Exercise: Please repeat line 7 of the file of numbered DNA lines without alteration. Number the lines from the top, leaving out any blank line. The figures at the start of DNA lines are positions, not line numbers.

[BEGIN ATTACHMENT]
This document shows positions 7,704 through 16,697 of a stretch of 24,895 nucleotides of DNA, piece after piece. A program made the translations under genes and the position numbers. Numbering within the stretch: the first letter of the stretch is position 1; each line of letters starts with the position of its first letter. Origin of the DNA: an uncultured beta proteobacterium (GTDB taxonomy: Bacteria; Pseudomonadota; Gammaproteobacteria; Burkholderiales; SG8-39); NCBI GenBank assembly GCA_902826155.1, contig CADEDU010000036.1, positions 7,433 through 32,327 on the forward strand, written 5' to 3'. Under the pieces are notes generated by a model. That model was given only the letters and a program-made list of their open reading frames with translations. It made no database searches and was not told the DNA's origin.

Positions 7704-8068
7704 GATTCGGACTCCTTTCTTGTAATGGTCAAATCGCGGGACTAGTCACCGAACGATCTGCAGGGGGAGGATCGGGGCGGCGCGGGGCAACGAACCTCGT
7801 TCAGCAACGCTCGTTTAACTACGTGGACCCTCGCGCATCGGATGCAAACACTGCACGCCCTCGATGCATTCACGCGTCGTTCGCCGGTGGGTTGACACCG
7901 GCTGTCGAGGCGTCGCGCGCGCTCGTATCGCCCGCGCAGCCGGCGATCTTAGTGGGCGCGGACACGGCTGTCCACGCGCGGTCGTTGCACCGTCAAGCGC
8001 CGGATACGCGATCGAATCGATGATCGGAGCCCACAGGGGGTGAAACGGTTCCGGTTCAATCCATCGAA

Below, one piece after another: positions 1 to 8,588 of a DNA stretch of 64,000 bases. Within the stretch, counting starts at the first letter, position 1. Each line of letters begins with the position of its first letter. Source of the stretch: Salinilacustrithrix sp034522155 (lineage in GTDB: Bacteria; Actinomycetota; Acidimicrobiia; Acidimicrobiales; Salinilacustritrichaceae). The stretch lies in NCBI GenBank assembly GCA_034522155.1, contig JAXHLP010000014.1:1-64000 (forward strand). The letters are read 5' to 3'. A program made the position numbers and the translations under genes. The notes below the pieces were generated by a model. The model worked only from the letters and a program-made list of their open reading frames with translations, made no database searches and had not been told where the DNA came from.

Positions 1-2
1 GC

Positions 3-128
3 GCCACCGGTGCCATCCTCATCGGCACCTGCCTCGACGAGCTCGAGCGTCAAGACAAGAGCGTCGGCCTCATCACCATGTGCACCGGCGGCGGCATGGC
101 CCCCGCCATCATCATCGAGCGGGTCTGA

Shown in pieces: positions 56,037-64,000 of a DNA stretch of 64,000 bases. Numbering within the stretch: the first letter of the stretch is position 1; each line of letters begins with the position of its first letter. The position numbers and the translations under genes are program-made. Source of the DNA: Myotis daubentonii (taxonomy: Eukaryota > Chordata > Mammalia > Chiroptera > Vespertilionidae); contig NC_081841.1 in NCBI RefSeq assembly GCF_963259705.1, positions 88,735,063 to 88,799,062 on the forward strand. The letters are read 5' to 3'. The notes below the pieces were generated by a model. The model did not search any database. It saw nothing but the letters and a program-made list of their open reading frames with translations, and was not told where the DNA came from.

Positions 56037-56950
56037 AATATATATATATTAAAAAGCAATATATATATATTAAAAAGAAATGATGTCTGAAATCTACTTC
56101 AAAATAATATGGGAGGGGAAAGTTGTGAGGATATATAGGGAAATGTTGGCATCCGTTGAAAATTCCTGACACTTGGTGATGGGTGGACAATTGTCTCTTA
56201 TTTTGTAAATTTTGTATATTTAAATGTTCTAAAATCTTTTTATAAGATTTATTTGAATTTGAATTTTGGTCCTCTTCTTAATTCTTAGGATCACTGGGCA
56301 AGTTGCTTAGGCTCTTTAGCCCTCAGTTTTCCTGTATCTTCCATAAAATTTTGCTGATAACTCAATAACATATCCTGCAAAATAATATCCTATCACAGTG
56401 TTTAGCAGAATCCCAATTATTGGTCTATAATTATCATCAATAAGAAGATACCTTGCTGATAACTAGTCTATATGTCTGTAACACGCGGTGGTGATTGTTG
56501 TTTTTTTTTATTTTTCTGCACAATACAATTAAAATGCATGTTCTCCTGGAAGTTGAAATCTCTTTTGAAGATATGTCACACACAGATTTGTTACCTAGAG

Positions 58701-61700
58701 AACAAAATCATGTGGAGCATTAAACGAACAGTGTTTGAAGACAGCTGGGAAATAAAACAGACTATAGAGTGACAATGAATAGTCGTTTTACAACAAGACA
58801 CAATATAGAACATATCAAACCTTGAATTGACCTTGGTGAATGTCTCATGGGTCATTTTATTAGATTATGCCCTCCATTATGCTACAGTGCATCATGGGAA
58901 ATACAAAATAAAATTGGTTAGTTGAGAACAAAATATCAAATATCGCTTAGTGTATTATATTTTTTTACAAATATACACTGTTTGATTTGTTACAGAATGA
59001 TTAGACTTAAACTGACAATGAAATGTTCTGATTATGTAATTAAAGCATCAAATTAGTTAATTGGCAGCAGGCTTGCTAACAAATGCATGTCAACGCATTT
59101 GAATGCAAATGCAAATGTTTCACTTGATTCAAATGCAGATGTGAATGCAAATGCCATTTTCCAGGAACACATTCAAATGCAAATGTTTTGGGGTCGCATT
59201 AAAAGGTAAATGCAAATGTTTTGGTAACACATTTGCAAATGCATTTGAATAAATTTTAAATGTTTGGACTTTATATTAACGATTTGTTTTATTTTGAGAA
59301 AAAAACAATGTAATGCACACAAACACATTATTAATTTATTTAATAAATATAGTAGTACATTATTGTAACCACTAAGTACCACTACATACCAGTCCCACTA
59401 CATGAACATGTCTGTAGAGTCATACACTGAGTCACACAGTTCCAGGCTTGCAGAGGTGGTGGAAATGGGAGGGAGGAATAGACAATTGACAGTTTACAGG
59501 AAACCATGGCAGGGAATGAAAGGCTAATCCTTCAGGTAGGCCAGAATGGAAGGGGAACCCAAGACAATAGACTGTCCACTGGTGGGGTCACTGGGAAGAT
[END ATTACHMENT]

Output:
Below, one piece after another: positions 1 to 8,588 of a DNA stretch of 64,000 bases. Within the stretch, counting starts at the first letter, position 1. Each line of letters begins with the position of its first letter. Source of the stretch: Salinilacustrithrix sp034522155 (lineage in GTDB: Bacteria; Actinomycetota; Acidimicrobiia; Acidimicrobiales; Salinilacustritrichaceae). The stretch lies in NCBI GenBank assembly GCA_034522155.1, contig JAXHLP010000014.1:1-64000 (forward strand). The letters are read 5' to 3'. A program made the position numbers and the translations under genes. The notes below the pieces were generated by a model. The model worked only from the letters and a program-made list of their open reading frames with translations, made no database searches and had not been told where the DNA came from.